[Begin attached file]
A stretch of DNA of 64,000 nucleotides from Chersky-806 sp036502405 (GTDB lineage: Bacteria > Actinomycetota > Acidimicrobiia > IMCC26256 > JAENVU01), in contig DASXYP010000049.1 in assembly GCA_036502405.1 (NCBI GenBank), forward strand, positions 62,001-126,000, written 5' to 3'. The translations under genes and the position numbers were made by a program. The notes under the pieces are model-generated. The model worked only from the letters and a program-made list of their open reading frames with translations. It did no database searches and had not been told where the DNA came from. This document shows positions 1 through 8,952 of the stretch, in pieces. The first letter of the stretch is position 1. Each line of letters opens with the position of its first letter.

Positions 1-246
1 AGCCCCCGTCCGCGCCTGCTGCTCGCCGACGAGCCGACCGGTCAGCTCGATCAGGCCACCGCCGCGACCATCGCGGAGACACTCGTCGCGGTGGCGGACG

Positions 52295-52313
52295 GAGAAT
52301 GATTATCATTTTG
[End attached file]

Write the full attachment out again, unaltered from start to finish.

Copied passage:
A stretch of DNA of 64,000 nucleotides from Chersky-806 sp036502405 (GTDB lineage: Bacteria > Actinomycetota > Acidimicrobiia > IMCC26256 > JAENVU01), in contig DASXYP010000049.1 in assembly GCA_036502405.1 (NCBI GenBank), forward strand, positions 62,001-126,000, written 5' to 3'. The translations under genes and the position numbers were made by a program. The notes under the pieces are model-generated. The model worked only from the letters and a program-made list of their open reading frames with translations. It did no database searches and had not been told where the DNA came from. This document shows positions 1 through 8,952 of the stretch, in pieces. The first letter of the stretch is position 1. Each line of letters opens with the position of its first letter.

Positions 1-246
1 AGCCCCCGTCCGCGCCTGCTGCTCGCCGACGAGCCGACCGGTCAGCTCGATCAGGCCACCGCCGCGACCATCGCGGAGACACTCGTCGCGGTGGCGGACG

Positions 52295-52313
52295 GAGAAT
52301 GATTATCATTTTG